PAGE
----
Genetic transformation of lignin degrading fungi facilitated by Agrobacterium tumefaciens.

Sharma KK, Kuhad RC - BMC Biotechnol. (2010)

(A). Stages of co-cultivation of fungus and Agrobacterium plates. Inner plate contains fungal culture and outer contains Agrobacterium culture. (i) Innocula on inner plate with lignin (0.1%) (ii) Full-grown fungal mycelia and (iii) Fungal cultures with Agrobacterium under co-cultivation conditions. (B). Diagrammatic illustration of Agrobacterium mediated transformation of different white-rot fungi.
© Copyright Policy - open-access
Related In: Results  -  Collection

License
Show All Figures
getmorefigures.php?uid=PMC2944332&req=5

Figure 2: (A). Stages of co-cultivation of fungus and Agrobacterium plates. Inner plate contains fungal culture and outer contains Agrobacterium culture. (i) Innocula on inner plate with lignin (0.1%) (ii) Full-grown fungal mycelia and (iii) Fungal cultures with Agrobacterium under co-cultivation conditions. (B). Diagrammatic illustration of Agrobacterium mediated transformation of different white-rot fungi.
Mentions: Two Petri dishes of different diameter were kept in a concentric position, placing smaller one in the centre of bigger Petri dish (Figure 2A). First, the inner Petri dish was poured with 2% MEA supplemented with 0.1% lignin and augmentin (100 μg/ml) and then bigger plate was poured with yeast extract agar (YEA) containing kanamycin at a concentration of 50 μg/ml. Both the plates were poured very carefully so that media do not mix with each other. The MEA plate (inner one) was inoculated at the centre with a fungal disc, incubated at 28°C and it was allowed to grow till the hyphae cross the periphery of the inner plate and move on to the outer plate. Thereafter, Agrobacterium culture was plated carefully on the medium in outer plate, which already contains growing mycelia and co-cultivated at temperatures ranging from 20-29°C for 48 h (Table 1 and Figure 2A, B).

Bottom Line: The fungal transformants were confirmed by PCR and Southern hybridization.The transformation efficiency was maximum at 20°C whereas no transfer was observed at temperature above 29°C.These findings provide a rapid and reproducible transformation method without external addition of acetosyringone, which could be useful for improving white-rot fungi for their various biotechnological applications.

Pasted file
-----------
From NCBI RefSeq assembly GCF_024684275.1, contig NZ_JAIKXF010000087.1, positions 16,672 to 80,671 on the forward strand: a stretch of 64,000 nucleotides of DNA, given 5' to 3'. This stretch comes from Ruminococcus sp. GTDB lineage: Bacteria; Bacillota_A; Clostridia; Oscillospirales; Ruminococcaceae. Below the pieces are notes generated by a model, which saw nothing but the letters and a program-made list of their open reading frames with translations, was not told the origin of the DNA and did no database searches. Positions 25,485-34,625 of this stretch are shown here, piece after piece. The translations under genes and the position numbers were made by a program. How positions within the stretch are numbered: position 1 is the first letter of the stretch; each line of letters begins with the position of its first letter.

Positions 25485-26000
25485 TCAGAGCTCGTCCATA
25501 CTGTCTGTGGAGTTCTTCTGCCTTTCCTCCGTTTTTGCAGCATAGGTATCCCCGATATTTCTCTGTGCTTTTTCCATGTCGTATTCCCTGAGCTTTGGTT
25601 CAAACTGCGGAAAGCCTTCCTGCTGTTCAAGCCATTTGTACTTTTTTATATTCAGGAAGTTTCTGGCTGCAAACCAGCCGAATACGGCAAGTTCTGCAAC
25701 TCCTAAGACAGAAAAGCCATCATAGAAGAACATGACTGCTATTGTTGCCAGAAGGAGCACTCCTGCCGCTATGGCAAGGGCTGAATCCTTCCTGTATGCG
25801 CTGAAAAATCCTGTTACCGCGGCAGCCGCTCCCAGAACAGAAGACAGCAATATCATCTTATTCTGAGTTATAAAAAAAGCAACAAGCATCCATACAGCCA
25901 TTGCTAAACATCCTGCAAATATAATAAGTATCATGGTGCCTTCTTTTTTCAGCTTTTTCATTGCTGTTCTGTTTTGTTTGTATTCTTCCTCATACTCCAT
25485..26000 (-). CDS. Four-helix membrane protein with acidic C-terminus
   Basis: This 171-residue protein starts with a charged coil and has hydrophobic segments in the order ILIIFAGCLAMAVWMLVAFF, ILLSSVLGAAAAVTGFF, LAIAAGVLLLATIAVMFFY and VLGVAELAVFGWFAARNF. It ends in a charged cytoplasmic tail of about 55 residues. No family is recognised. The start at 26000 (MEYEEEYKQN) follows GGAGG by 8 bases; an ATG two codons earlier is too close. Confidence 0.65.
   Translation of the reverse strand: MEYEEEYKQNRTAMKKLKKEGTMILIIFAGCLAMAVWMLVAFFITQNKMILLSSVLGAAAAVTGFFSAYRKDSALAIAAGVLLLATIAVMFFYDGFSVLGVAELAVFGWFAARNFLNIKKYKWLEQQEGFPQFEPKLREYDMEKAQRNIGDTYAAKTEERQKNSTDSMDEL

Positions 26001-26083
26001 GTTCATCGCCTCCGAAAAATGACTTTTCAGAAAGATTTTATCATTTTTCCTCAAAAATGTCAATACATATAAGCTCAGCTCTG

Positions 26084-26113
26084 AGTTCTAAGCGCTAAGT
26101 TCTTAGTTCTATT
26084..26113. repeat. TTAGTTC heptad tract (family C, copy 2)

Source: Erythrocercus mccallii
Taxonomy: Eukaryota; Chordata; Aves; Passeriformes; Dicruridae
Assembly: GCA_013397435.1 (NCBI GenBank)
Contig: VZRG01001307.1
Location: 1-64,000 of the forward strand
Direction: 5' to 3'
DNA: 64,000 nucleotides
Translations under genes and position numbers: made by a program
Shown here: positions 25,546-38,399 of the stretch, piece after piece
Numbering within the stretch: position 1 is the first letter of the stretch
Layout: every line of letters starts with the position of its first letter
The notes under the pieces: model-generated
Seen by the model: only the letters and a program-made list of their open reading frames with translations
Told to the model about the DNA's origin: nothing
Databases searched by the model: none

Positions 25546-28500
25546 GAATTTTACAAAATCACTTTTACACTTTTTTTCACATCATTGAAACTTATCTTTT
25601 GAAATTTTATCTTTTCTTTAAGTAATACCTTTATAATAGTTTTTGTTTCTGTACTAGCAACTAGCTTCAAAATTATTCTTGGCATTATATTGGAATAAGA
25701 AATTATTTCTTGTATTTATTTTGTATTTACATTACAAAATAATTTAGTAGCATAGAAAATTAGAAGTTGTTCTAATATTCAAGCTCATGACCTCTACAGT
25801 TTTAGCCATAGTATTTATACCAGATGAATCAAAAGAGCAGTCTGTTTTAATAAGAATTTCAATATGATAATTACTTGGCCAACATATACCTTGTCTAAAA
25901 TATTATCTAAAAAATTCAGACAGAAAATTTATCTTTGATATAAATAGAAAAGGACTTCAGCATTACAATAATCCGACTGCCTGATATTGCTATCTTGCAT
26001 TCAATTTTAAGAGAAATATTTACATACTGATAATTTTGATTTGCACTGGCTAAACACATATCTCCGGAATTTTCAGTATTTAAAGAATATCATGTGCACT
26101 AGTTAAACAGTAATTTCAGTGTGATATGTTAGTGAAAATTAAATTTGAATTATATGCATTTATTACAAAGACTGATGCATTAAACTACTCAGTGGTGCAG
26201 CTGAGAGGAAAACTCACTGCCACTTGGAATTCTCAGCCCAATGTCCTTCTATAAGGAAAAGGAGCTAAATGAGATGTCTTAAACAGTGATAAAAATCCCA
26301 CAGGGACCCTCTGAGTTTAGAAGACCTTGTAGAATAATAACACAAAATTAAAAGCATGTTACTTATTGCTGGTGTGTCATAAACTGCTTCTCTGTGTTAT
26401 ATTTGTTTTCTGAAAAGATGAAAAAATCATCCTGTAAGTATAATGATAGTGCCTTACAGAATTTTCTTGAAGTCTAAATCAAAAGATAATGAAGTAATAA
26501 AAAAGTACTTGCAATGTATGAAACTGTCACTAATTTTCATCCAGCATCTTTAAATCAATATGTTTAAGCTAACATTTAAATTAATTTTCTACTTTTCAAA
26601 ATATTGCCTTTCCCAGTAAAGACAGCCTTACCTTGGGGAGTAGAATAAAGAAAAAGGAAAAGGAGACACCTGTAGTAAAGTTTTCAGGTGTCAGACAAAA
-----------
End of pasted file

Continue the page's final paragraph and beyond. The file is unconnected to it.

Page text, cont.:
View Article: PubMed Central - HTML - PubMed

Affiliation: Lignocellulose Biotechnology Laboratory, Department of Microbiology, University of Delhi South Campus, Benito Juarez Road, New Delhi, India.

ABSTRACT

Background: White-rot fungi are primarily the major degraders of lignin, a major obstacle for commercial exploitation of plant byproducts to produce bioethanol and other industrially important products. However, to improve their efficacy for lignin degradation, it has become necessary to genetically modify these organisms using appropriate vectors. Agrobacterium tumefaciens, a soil phytopathogenic bacterium, generally transforms plants by delivering a portion of the resident Ti- plasmid, the T-DNA (transfer DNA). The trans-Kingdom gene transfer is initiated by the activity of Ti-plasmid encoded vir (virulence) genes in response to low-molecular-mass phenolic compounds such as acetosyringone. A. tumefaciens played a major role in plant genetic engineering and basic research in molecular biology, accounting for nearly 80% of the transgenic plants produced so far. Initially, it was believed that only dicotyledons, gymnosperms and a few monocotyledonous species could be transformed by this bacterium; but recent reports have totally changed this scenario by demonstrating that many 'recalcitrant' species not included in its natural host range can also be transformed, especially filamentous fungi.

Results: This paper describes an efficient and convenient Agrobacterium-mediated gene transformation system for successful delivery of T-DNA, carrying the genes coding for β-glucuronidase (uidA), green fluorescent protein (gfp) and hygromycin phosphotransferase (hpt) to the nuclear genome of lignin degrading white-rot fungi such as Phanerochaete chrysosporium, Ganoderma sp. RCKK-02, Pycnoporous cinnabarinus, Crinipellis sp. RCK-1, Pleurotus sajor-caju and fungal isolate BHR-UDSC without supplementation of acetosyringone. The fungal transformants were confirmed by PCR and Southern hybridization. The expression vector pCAMBIA 1304-RCKK was constructed by the addition of GPD promoter from plasmid p416 to the binary vector backbone pCAMBIA1304, which controls uidA and gfp gene. Transmission Electron Microscope (TEM) analysis revealed the attachment of bacterial cells to the fungal hyphae. Transformation frequency varied from 50 to 75% depending on the fungal species used in this study. The transformation efficiency was maximum at 20°C whereas no transfer was observed at temperature above 29°C.

Conclusion: These findings provide a rapid and reproducible transformation method without external addition of acetosyringone, which could be useful for improving white-rot fungi for their various biotechnological applications.

Show MeSH
Related in: MedlinePlus